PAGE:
3d International ICST Conference on Bio-Inspired Models of Network, Information, and Computing Systems

Research Article

Association in Multi-agent Simulations of Dynamic Random Social Networks

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  • @INPROCEEDINGS{10.4108/ICST.BIONETICS2008.4742,
        author={Rob Stocker and Henry Larkin},
        title={Association in Multi-agent Simulations of Dynamic Random Social Networks},
        proceedings={3d International ICST Conference on Bio-Inspired Models of Network, Information, and Computing Systems},
        publisher={ICST},
        proceedings_a={BIONETICS},
        year={2010},
        month={5},
        keywords={Multi-agent systems social networks simulation complex systems.},
        doi={10.4108/ICST.BIONETICS2008.4742}
    }
    
  • Rob Stocker
    Henry Larkin
    Year: 2010
    Association in Multi-agent Simulations of Dynamic Random Social Networks
    BIONETICS
    ICST
    DOI: 10.4108/ICST.BIONETICS2008.4742
Rob Stocker1,2,*, Henry Larkin1,2,*
  • 1: UNSW@ADFA, School of IT & EE
  • 2: Defence and Security Applications Research Centre, UNSW@ADFA, Canberra ACT Australia +61 2 6268 8157
*Contact email: r.stocker@adfa.edu.au, h.larkin@adfa.edu.au

Abstract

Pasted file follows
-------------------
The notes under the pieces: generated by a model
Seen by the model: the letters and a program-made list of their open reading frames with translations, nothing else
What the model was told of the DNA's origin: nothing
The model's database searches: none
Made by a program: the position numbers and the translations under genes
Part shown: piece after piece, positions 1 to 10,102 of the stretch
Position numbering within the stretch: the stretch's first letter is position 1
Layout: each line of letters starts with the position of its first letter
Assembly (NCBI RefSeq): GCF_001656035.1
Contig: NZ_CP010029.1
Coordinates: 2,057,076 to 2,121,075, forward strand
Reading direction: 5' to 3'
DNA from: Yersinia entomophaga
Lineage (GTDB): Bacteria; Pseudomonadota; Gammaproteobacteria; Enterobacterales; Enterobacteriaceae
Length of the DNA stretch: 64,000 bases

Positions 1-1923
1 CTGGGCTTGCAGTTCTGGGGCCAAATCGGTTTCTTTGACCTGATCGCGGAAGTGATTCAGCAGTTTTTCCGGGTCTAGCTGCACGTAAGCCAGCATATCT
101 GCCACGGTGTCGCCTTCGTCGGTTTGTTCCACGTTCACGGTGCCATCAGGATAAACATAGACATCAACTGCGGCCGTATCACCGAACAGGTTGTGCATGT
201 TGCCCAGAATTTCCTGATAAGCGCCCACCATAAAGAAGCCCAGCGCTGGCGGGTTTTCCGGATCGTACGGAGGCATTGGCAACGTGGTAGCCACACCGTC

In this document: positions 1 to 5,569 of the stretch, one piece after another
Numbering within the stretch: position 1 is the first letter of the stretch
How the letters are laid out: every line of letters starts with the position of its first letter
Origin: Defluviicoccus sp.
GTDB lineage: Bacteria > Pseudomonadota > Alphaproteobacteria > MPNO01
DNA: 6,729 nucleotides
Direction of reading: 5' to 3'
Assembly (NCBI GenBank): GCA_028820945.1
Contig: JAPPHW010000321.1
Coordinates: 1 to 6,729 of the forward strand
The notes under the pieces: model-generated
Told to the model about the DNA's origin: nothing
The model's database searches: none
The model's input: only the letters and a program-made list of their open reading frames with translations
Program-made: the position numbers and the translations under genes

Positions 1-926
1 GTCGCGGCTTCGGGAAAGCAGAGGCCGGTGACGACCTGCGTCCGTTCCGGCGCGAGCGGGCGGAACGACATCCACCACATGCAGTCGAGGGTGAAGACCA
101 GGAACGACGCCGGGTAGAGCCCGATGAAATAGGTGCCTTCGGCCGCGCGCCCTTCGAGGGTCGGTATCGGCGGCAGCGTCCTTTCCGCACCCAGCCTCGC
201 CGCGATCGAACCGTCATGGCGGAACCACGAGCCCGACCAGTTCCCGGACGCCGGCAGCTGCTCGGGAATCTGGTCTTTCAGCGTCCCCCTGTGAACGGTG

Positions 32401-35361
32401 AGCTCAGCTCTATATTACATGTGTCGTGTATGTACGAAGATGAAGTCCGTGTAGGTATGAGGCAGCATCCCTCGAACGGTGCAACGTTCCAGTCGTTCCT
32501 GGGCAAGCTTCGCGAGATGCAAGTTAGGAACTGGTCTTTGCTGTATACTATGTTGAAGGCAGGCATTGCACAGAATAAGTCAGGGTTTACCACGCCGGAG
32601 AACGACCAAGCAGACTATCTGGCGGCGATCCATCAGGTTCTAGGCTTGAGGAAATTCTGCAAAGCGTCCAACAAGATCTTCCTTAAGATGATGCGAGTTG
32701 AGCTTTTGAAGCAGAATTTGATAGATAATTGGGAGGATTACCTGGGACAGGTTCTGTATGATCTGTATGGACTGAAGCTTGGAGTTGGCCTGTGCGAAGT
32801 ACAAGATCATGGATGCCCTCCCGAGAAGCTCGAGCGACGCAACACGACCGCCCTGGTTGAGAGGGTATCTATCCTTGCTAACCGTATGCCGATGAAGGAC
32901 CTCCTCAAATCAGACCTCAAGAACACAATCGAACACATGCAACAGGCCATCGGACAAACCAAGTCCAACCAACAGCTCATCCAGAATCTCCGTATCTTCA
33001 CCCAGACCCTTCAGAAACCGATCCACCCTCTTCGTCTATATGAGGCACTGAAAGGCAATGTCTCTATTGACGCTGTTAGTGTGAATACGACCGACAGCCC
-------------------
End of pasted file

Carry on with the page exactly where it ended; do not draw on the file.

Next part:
Social groups form where individuals who are attracted to each other - usually by a common interest – interact and form clusters. These groups exist within structural networks that rely on the patterns of links between members through which communication and resource transfer occurs. Individual influence impacts on emergent characteristics of a group, for example, global opinion and collective behaviour. However, individuals join and leave groups, thus changing the system’s dynamics. What impact do these structural changes have on the emergence of sub-groups? Here our interest is in the association of members around a particular ideology and real social network systems provide our bio-inspired simulation models. We address the effects of dynamic structural changes to randomly connected networks on global behaviour and the emergence of subgroups that associate with specific states. Results from multi-agent simulations demonstrate that social cohesion and collection of nodes around particular states are dependent on group dynamics and can have an impact on social management that effects social order and stability.